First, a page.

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Schiller and Mosco – Introduction: Integrating a Continent for a Transnational World

The centerpiece of this article is an argument about the use of networked computer systems to aid the process of integrating markets across three countries in North America and the resulting economic and social impact. In assessing the transnationalization of the capitalist political economy, the authors argue this is a prelude to the complete integration of telecommunication and mass media sectors that will facilitate a complete global system allowing massive expansion of business. It allows corporations to provide business-to-business services, as well as provide mass media the opportunity to sell advertising across the board and develop global markets. This threatens cultural and social structures. And, while cultural practices do not necessarily follow markets, new pressures are created on identities, cultural policy and practice. Continue Reading →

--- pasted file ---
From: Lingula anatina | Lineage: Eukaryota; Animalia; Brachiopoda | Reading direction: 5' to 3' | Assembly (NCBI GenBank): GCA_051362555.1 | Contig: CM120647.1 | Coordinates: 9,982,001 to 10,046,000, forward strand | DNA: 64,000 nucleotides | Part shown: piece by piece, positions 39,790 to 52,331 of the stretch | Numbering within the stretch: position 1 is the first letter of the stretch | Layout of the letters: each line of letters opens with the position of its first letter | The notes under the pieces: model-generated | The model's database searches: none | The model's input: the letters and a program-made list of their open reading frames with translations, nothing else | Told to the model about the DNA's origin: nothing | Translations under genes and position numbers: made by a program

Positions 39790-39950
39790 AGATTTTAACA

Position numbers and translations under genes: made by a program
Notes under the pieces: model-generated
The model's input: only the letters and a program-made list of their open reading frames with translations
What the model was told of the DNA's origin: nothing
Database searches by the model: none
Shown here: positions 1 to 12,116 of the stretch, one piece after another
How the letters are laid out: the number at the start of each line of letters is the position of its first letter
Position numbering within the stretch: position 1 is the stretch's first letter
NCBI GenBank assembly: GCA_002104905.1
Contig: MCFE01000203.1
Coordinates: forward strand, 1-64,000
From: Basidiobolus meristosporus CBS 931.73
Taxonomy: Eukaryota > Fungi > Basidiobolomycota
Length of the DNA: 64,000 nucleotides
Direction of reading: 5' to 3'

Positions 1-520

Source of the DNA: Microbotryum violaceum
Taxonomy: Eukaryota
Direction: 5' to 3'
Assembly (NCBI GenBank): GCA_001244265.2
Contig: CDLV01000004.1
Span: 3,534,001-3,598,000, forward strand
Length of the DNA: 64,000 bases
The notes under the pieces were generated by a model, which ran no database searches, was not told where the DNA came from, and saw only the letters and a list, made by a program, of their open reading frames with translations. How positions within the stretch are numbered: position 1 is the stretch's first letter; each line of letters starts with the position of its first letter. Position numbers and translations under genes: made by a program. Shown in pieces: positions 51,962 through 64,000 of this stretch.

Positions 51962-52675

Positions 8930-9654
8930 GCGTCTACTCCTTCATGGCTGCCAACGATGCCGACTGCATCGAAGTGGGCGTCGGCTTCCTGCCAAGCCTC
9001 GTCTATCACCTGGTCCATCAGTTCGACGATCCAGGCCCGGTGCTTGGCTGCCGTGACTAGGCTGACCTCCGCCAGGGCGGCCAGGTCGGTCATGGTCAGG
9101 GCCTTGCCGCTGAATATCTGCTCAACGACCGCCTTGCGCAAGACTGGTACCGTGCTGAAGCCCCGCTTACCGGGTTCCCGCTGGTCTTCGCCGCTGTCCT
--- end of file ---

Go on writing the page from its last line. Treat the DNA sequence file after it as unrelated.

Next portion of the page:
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Orenbring – Tabloid Journalism and the Public Sphere

Bucking the popular view of tabloid journalism as bad journalism, Orenbring argues this style of sensational content plays an important role in the formation of an alternative public sphere. It juxtaposes itself in relation to mainstream journalism by presenting different issues, forms and appeals to an audience not regularly served. By tracking the history of the development of tabloid journalism, Orenbring hopes to shed a new light on this form and on mainstream journalism. Often the debate around tabloid journalism is simplified into a binary argument: serious, responsible, good-quality journalism versus sensational, oversimplified, populist journalism. Yet, going back to the earliest days of the mass circulation press (and in some cases before) it is possible to see examples of titillating stories, mainly around scandal, crime and courts. Continue Reading →

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Dwayne Winseck – Netscapes of Power